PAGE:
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Archive for February, 2012

Funeral Rites

Years ago our daughter Mary became the proud and happy owner of two gerbils. She named them Cookie and Brownie.  Even though the “shelf life” of gerbils is about eighteen months, Cookie and Brownie triumphed over the pet store statistics.  Cookie lived to be about two and a half years old, while Brownie made it past four years.  These gerbils were tame enough that they climbed up and down Mary’s arm, and around her bed when taken out of their cage.  They co-existed with our cats, even though Edward terrorized them by sleeping on top of their cage and once had to be forced to release a stolen gerbil out of his mouth.

When Cookie died, it was a sad day; sad most of all for Mary who came to me, sobbing, and placed a lifeless—but still warm—Cookie in my hand.  There was no doubt that we had to conduct a funeral for this small, well-loved rodent.

Our family gathered around the hole Will had dug in the ground.  Cookie was placed in a small box which Mary had decorated.  We put the little gerbil casket down into the hole, and covered it with dirt.  Then one of us read from Psalm 104, Mary gave a little eulogy about what a good gerbil Cookie was, we said the Lord’s Prayer, and then sang “All Creatures Great and Small.”  It was as lovely a graveside service as any gerbil could want.

When Brownie died, we also had a little funeral service, not as memorable, much briefer—probably because the weather was colder when she died.  Then Mary bought two more gerbils, which is when we learned that pet store people do not know how to tell the gender of a gerbil.  The two little girl gerbils turned out to be a boy and a girl, and in case you are wondering, the gestational period for gerbils is every 25 days. So in less than two months, we had a total of 17 gerbils.  We had to separate the male gerbils from the female gerbils, placing them in separate cages to avoid further reproduction, and then separate them even further because one of the gerbils was born angry or crazy and would attack the other gerbils, thus necessitating her own cage.  We put the original pair of gerbils in their own cage, having had the male gerbil neutered (now that’s a story unto itself!).  Our front hallway was lined with gerbil cages; our evenings will filled with the sound of nocturnal rodents, chewing and skittering in their cages.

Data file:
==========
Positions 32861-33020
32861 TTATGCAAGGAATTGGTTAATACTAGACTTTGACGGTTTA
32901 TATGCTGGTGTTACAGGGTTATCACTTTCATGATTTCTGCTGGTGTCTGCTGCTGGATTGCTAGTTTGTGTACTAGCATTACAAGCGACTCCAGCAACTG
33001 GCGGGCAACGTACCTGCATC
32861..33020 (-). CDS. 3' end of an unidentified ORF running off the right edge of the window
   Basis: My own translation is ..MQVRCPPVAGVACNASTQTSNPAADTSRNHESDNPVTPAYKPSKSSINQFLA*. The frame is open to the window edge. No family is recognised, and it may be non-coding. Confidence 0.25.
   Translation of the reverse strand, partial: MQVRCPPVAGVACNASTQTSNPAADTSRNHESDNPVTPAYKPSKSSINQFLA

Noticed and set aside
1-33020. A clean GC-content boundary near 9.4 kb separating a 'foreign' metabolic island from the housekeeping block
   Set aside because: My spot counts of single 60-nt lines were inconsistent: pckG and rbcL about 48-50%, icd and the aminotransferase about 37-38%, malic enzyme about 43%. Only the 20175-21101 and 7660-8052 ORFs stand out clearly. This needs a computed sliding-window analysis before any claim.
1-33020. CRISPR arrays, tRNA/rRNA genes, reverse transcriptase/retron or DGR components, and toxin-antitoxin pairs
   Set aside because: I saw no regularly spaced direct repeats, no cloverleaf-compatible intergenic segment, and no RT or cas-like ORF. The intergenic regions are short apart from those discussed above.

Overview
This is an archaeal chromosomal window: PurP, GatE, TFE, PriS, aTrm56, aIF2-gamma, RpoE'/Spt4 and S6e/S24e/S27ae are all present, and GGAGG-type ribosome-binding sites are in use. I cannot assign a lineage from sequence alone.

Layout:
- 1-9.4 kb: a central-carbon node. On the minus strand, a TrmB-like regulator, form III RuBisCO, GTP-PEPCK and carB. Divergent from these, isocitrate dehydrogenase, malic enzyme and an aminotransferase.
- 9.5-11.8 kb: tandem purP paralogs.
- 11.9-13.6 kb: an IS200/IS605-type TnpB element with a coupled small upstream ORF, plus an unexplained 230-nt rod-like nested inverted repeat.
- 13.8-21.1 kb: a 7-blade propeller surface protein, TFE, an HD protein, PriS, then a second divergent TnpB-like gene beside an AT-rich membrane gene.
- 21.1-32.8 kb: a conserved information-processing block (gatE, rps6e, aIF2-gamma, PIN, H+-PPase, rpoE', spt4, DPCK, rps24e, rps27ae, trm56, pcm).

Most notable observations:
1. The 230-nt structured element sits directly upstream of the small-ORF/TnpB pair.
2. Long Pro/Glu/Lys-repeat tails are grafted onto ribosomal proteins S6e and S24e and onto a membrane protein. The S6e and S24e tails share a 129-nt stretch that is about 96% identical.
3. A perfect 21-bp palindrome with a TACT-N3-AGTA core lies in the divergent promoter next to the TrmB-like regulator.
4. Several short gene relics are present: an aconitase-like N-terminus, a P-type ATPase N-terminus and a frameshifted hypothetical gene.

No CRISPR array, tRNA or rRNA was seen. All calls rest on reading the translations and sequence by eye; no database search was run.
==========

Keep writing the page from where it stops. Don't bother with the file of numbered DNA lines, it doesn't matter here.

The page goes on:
Unlike the original pair, these gerbils were not hardy.  Despite our best efforts, about every week we’d find a dead gerbil in one of the cages.  The very last gerbil died on the day we were hosting a party. Moments before our guests were scheduled to arrive, the children discovered the lifeless gerbil body, and I instructed them to put the entire cage in the garage where the temperature was cold and the body would “keep” until we could tend to it.  Later, after all the guests had gone, we retrieved the gerbil’s body.  The elaborate funeral rites once held for Cookie had now morphed into a less elaborate rite of wrapping the dead gerbil in a paper towel, placing it in a plastic bag, and putting it in the dumpster.  No scripture, no prayer, no hymn.

Still—and you probably won’t find this in Calvin’s Institutes or Barth’s Dogmatics—I believe that whatever or whoever God created goes back to be with God.  No, I can’t quote you a scripture to back up that statement.  But whether we are burying an animal or a human, and however we are burying an animal or a human–that bit of creation returns to its Maker, and is welcomed home by its Creator.  Regardless of the type of funeral rites,  “All things bright and beautiful, all creatures great and small, all things wise and wonderful—the Lord God made them all!”

 

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